When Cathy Holman, a member of the Wizard Lake Watershed and Lake Stewardship Association (WLWLSA), first heard of the program, she was enthused about it and excited to present the idea to a school close to Wizard Lake. “With the mandate of the Streams of Dreams Mural Society to educate youth about watersheds and create a fish mural to remind us that we are stewards of our environment and the need for healthy watersheds, we applied for a grant to assist with the program costs and asked New Humble Centre School if they would like to participate,” she said.
When Principal Jennifer O’Brien was approached by Cathy to determine the school’s interest in Stream of Dreams, she was impressed with it. “We were very receptive to the school participating, and to incorporate it as a community project and part of Education Week,” she said, “as we celebrate community – that is what our school is about”. With the participation of students, teachers, parents and others from the community, as well as members of the Watershed Association, the Stream of Dreams brings the school and the community together.
Creating 200 wooden fish and installing them on a wire fence is not an easy task. A number of volunteers from the WLWLSA and the community pitched in to bring this amazing project to life. Funding and/or support was provided by the Land Stewardship Centre, Leduc County, Calmar Secondary School CTS, the WLWLSA, New Humble Centre School and other community participants.
It took over 300 hours in time and equipment to cut, sand and prime the fish, for which Cathy expressed her appreciation to Blake Bartlett, Allan Coles, Albert Faulkner, Walter Kolodychuk and LeVerne Ellsworth, as well as Calmar CTS students. Some WLWLSA members, parents and teachers assisted at the painting workshops, and the following day a group from the WLWLSA spent the morning installing the creatively painted fish on the school fence.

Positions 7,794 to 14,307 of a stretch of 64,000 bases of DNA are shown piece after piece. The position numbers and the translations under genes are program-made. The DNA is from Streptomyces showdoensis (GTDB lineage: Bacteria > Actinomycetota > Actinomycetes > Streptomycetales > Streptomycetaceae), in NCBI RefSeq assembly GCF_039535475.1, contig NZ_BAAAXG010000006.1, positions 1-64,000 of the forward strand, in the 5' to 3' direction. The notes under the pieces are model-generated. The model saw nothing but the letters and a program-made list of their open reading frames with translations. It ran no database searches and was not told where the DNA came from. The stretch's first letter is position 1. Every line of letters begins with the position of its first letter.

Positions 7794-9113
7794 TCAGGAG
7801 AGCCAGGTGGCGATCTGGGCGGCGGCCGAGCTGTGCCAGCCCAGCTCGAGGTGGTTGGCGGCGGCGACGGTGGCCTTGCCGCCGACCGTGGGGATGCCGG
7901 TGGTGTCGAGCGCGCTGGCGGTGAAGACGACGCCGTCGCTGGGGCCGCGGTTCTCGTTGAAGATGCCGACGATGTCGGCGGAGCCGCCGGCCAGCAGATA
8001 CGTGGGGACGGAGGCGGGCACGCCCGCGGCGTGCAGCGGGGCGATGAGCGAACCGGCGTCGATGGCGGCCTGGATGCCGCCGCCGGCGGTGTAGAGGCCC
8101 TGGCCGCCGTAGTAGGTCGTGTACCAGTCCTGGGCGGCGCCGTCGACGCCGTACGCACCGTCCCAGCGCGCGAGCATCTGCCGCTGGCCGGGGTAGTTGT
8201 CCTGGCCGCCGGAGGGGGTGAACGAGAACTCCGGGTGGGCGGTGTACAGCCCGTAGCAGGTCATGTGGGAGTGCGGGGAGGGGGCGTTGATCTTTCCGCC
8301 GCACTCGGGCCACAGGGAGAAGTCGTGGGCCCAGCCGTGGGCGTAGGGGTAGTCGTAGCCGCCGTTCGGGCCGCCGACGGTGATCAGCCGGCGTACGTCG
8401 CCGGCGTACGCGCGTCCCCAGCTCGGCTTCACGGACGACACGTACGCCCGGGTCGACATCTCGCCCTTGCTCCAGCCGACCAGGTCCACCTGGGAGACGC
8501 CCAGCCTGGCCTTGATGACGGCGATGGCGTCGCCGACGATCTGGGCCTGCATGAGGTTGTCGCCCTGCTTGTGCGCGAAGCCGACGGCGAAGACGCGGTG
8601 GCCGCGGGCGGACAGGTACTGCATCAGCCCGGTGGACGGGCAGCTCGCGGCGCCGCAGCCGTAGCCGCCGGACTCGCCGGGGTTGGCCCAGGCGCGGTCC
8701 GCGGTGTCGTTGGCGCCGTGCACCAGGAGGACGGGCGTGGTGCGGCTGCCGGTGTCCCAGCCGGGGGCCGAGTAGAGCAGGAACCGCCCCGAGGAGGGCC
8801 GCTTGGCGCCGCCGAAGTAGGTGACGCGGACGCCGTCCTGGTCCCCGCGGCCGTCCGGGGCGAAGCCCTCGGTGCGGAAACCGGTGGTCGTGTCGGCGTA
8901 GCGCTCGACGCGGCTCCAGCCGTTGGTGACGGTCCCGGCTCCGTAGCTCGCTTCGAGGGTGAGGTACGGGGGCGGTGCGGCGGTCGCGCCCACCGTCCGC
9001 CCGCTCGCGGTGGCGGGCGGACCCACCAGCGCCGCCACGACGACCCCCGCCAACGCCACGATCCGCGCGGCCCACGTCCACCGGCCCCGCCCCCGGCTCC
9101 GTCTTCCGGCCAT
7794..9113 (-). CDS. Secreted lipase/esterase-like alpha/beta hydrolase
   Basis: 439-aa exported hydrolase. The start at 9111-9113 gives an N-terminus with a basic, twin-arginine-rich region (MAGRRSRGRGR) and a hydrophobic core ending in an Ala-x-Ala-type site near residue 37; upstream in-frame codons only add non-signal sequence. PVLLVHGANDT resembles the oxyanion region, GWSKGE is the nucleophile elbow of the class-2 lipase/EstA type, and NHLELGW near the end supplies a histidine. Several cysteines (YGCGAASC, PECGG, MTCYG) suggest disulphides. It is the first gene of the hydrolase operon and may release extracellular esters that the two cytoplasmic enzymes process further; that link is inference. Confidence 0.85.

This unique project was indeed a successful, community effort, with a message to take care of, protect and honour water as all drains lead to fish habitat.
“I was absolutely thrilled as to how it all came together,” said team leader Cathy. “Everything ran smoothly; the students were engaged in the education and painting workshops. It was a really good experience partnering with the school; a very worthwhile project, both environmentally and artistically. Just drive by the school to see the stream of these beautiful colorful fish swimming on the fence!”
For more information, to donate or to join the growing Stream of Dreams watershed and beautify your neighborhood, contact the Stream of Dreams Mural Society, at www.streamofdreams.org For more information on the WLWLSA email firstname.lastname@example.org.